I read with interest professor Emily Greenwood’s critical essay on my new book. I appreciate the scholarly attention she devotes to my arguments. In the end, though, it is difficult for me to tell where we disagree.

Greenwood stresses what she calls “the heteroglossia of human language.” That is a fancy phrase for a familiar phenomenon.

Words mean different things to different people in different circumstances. This is the starting point of every serious historical, philosophical or literary inquiry. But it is only a beginning. The goal in each case is to make as much progress as possible toward an understanding of the truth. This is a goal that remains forever beyond reach. But it shapes the direction of the inquiry. It gives it purpose and meaning.

If those who emphasize — as Greenwood does — the importance of “linguistic polysemy” mean to give up on this ideal, then we have a serious disagreement. If not, I see no reason to think we have a disagreement at all. Beginning with “heteroglossia” and moving toward the truth describes the arc of every Socratic conversation — both those he led so long ago, and the ones in which teachers and students of the humanities engage today.

Greenwood further stresses my ignorance of contemporary “diversity scholarship.” Yet the examples she cites confirm rather than challenge the main points of my book.

Cathy Davidson’s ideal of education as a process in which students acquire “crosscutting skills of human discernment and creativity” sounds a lot like the ideal I describe and defend, as does her notion of versatile “public amateurs.” I embrace her words enthusiastically and wholeheartedly endorse the importance of exposing students to “diverse, plural traditions of knowledge” as essential to the nurturance of these qualities of heart and mind. I welcome Davidson as an ally.

Greenwood suggests that my “vision of an education in human excellence” is one in which “the professor’s authority is paramount and which favors arguments from authority.” There is of course one obvious sense in which the professor’s authority in a humanities class is “paramount,” as it is in every other. The teacher calls the class to order and awards grades at the end of the term. But appeals to professorial authority as a way of resolving the tensions among “diverse, plural traditions of knowledge” is antithetical to the spirit of humanistic study in all its many branches. The professor’s responsibility is to highlight these tensions, not make them disappear. I’m confident Greenwood would say the same. We may have disagreements, but not this one. She writes as a critic but sounds like a fellow humanist to me.

Something similar may be said about the great contributors to our “African American literature,” who emphasized the “salience of ambiguity” and “the gaping dissonance between ideal and real.” This is not the only literary tradition in which these themes appear. They are central to every literature of lasting importance. But I value the special energy and urgency that our greatest African American writers bring to these perennial human concerns. They have much to teach us about them. They help us understand the tragic dimension of the ideal I defend in my book. They expose its immense demands. But this does not knock the ideal down. It gives it a grandeur that perhaps no one else in American letters can, other than Abraham Lincoln. I consider them allies as well.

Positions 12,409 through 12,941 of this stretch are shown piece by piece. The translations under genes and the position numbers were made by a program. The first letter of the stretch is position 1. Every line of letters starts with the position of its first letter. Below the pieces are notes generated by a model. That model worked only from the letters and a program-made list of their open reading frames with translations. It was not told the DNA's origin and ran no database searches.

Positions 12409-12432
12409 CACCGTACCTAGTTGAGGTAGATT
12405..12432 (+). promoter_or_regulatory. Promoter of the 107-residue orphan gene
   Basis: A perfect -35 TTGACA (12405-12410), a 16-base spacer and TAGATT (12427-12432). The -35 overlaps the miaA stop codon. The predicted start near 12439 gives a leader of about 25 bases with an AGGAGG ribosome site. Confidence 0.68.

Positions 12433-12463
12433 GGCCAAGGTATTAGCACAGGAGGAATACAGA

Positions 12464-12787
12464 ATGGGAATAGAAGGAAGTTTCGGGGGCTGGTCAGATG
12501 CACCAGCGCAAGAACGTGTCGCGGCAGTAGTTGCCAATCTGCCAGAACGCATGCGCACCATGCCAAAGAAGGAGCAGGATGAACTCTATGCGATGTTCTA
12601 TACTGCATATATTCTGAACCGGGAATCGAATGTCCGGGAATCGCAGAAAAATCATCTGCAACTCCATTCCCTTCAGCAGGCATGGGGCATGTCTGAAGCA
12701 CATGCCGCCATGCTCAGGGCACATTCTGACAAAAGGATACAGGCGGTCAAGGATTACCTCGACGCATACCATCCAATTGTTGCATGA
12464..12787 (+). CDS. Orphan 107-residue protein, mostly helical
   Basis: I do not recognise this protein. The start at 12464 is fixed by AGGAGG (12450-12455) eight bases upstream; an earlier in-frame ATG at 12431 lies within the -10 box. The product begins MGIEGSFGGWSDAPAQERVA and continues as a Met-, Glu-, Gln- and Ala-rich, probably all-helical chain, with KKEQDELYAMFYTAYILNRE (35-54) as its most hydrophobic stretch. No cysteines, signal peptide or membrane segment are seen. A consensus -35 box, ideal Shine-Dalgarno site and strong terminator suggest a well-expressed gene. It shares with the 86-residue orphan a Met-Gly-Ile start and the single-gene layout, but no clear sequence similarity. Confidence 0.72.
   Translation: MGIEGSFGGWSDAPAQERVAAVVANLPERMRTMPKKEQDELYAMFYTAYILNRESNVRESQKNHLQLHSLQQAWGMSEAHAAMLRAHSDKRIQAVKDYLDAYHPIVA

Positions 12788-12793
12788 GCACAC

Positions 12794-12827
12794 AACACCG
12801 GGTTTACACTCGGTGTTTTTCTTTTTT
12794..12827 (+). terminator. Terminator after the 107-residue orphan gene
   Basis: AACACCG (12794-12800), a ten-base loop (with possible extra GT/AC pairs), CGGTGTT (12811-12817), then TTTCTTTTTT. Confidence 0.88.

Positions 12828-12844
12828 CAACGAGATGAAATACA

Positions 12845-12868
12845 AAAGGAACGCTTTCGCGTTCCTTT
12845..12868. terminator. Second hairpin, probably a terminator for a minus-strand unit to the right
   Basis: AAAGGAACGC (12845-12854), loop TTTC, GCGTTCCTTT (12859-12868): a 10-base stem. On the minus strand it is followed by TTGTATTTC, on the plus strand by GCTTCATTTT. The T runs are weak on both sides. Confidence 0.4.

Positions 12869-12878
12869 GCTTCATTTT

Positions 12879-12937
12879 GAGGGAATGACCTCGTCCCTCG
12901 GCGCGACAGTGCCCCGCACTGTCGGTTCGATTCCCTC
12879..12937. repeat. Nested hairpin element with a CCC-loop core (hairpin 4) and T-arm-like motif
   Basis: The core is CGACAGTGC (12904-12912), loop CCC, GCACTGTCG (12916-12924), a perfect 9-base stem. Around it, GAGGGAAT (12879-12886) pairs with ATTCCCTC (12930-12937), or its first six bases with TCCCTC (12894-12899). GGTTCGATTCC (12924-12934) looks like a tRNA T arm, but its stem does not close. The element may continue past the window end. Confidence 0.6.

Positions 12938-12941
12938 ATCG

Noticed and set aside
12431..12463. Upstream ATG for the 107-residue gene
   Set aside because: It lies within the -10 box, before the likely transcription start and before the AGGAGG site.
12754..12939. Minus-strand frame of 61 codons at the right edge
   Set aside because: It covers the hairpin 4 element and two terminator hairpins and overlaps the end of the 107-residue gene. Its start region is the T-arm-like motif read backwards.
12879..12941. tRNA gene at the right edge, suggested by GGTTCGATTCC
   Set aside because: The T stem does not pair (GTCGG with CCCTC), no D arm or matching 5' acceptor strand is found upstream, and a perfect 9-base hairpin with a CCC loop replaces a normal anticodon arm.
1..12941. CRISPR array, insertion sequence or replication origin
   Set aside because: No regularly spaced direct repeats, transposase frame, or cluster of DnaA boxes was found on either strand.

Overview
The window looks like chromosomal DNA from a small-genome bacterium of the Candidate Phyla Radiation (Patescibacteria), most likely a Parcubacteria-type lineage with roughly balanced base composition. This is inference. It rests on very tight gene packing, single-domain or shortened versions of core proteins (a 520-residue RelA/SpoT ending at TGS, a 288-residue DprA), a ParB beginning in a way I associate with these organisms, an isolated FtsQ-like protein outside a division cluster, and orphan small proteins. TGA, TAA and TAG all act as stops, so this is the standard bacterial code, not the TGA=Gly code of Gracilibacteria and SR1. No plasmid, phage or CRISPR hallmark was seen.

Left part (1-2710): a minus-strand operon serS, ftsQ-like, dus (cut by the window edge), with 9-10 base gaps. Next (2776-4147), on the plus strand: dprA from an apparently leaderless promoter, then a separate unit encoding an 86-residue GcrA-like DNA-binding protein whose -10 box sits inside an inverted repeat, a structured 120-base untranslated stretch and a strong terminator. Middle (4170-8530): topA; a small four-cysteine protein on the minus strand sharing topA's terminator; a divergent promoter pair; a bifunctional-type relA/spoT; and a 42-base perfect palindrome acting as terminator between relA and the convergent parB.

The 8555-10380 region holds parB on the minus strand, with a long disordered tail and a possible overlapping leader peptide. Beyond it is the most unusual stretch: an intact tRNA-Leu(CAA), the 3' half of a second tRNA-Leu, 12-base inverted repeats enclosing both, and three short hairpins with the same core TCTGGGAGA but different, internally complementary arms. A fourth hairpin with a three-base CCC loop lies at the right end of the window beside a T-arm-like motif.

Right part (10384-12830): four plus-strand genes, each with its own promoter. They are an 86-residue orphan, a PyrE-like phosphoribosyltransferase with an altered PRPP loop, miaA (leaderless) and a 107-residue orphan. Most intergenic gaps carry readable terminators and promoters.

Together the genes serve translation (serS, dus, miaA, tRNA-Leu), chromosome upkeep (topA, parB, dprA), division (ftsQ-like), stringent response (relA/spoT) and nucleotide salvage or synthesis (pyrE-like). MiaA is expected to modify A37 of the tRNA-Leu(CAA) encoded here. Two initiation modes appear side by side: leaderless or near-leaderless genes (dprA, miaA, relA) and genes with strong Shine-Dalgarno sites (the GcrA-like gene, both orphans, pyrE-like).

Enough has been said about John Calhoun. The only observation I would make about Greenwood’s discussion of the subject is that here, too, it is difficult for me to discern where we disagree.

The reaction in the African American community to Calhoun’s defense of slavery is of course a vitally important part of his legacy, as is his theory of concurrent majorities and philosophy of government generally. No aspect of his tortured, complex thought should be erased or ignored. That is exactly my point. In the spirit of adding rather than subtracting, I welcome all of Greenwood’s suggestions for expanding our understanding of the historical meaning of John Calhoun. I don’t see how any responsible teacher could think otherwise. My judgment regarding the renaming of Calhoun College — with which many disagree, for reasons I understand and respect — started from this assumption, which so far as I can tell, Greenwood and I share.

As to my record of citizenship at Yale, it speaks for itself.

Anthony Kronman is Sterling Professor of Law and former Dean of Yale Law School. Contact him anthony.kronman@ yale.edu.